EDITORIAL: Valley deserves a share of career training funding

FresnoApril 20, 2014 


Kingsburg High School auto shop. Auto shop is one of several vocational trades taught at the school.


Senate President Pro Tem Darrell Steinberg sees Switzerland as a model for California. And, no, it's not the banks or watches. It's Switzerland's vocational education and training of young people, preparing them for the demanding jobs of the future.

Many developed countries worry about what has been called "generation jobless" after the Great Recession, in which young people are neither in jobs nor training. Switzerland, by contrast, has very low unemployment in the 16- to 24-year-old age group.

Steinberg visited Switzerland and found a system in which students can choose to combine classroom and workplace learning after grade nine. Instead of sitting five days a week in classrooms, they spend three days in paid apprenticeships or internships and two days in academic work in the classroom.

This dual system of learning and work promotes high-productivity and high-wage jobs, not dead-end, sub-living wage jobs.

In this country, high school diplomas alone ceased long ago to provide a pathway to well-paid, middle class jobs. But not all jobs require a bachelor's degree.

"We're different from Switzerland," Steinberg says. "But the model and the practices are undeniable, a system where if a student does his or her part, there's close to a guarantee of a high-wage job."

California already has many high school career technical programs, but they vary in quality and many serve only a small number of students.

How to build on that system, without reverting back to the dreaded "tracking" of old? The key, Steinberg believes, is "permeability" — not preparing some students just for college and others just for work, but providing all students with the skills needed to pursue a number of options.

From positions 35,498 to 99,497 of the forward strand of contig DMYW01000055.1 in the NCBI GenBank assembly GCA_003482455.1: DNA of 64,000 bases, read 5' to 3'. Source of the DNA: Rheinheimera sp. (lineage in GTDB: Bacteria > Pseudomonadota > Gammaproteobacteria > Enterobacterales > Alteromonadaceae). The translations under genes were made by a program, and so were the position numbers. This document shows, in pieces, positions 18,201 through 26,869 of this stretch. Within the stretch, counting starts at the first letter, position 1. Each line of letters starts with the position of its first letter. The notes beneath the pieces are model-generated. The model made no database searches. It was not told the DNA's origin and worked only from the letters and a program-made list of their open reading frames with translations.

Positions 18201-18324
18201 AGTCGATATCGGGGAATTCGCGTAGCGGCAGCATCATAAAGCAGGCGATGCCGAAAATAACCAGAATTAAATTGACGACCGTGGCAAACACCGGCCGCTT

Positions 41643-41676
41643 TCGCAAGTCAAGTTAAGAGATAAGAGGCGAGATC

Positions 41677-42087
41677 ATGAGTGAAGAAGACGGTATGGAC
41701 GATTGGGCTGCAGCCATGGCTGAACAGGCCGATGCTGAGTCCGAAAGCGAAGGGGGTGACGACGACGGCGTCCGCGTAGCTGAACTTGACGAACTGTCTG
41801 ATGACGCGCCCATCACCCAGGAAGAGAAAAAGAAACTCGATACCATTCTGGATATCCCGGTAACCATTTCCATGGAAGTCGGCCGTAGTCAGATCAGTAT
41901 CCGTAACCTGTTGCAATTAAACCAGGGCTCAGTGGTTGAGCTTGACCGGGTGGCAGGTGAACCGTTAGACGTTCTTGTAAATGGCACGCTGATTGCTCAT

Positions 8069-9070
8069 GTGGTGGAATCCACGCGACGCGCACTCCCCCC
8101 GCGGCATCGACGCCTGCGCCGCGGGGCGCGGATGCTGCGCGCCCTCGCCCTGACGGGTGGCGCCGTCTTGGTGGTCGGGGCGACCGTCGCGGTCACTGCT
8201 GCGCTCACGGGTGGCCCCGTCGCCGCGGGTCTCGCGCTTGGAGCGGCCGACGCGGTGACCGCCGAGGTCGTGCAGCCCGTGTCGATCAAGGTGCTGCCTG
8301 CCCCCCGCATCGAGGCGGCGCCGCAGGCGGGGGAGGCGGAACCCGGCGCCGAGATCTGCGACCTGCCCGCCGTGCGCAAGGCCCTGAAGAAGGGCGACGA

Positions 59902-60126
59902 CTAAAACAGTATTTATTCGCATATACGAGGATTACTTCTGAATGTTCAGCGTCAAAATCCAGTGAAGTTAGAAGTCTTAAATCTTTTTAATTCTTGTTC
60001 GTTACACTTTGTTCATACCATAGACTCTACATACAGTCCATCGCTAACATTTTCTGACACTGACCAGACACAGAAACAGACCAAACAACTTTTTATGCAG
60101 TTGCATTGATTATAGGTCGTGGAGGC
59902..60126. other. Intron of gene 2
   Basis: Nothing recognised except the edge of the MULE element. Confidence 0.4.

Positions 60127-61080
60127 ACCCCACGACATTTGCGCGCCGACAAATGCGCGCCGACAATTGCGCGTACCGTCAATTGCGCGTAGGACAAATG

To that end, Steinberg championed a $250 million California Career Pathways Trust for one-time, competitive grants, which passed the Legislature last July.

The demand is huge. Nearly 300 applications came in by the March 28 deadline seeking more than $1.5 billion. Announcements will be made May 23.

In Fresno, Madera, Tulare and Mariposa counties, 21 school districts have teamed with community colleges on an application that focuses on the fields of agriculture, health care, manufacturing, child development, global trade and entrepreneurship and construction. They're emphasizing a "dual enrollment" curriculum so high school students can earn college credit for their work.

If the funding is secured, it would go to teacher training, hiring program specialists, textbooks, outreach and student transportation.

Lori Morton, director of the State Center Consortium, which coordinated the grant application, said the fields of training were identified based on labor market data.

She said that building strong relationships among high schools, community colleges and the business community is essential to successful career technical education programs. She also cited the importance of a "dual enrollment" curriculum in which high school students receive college credits for their work.

The 21 school districts and community colleges are located in Fresno, Madera, Tulare and Mariposa counties and represent an area of 7,300 square miles.

The consortium and its many partners are to be commended for working closely together. Their proposal is well thought out and worthy of funding.

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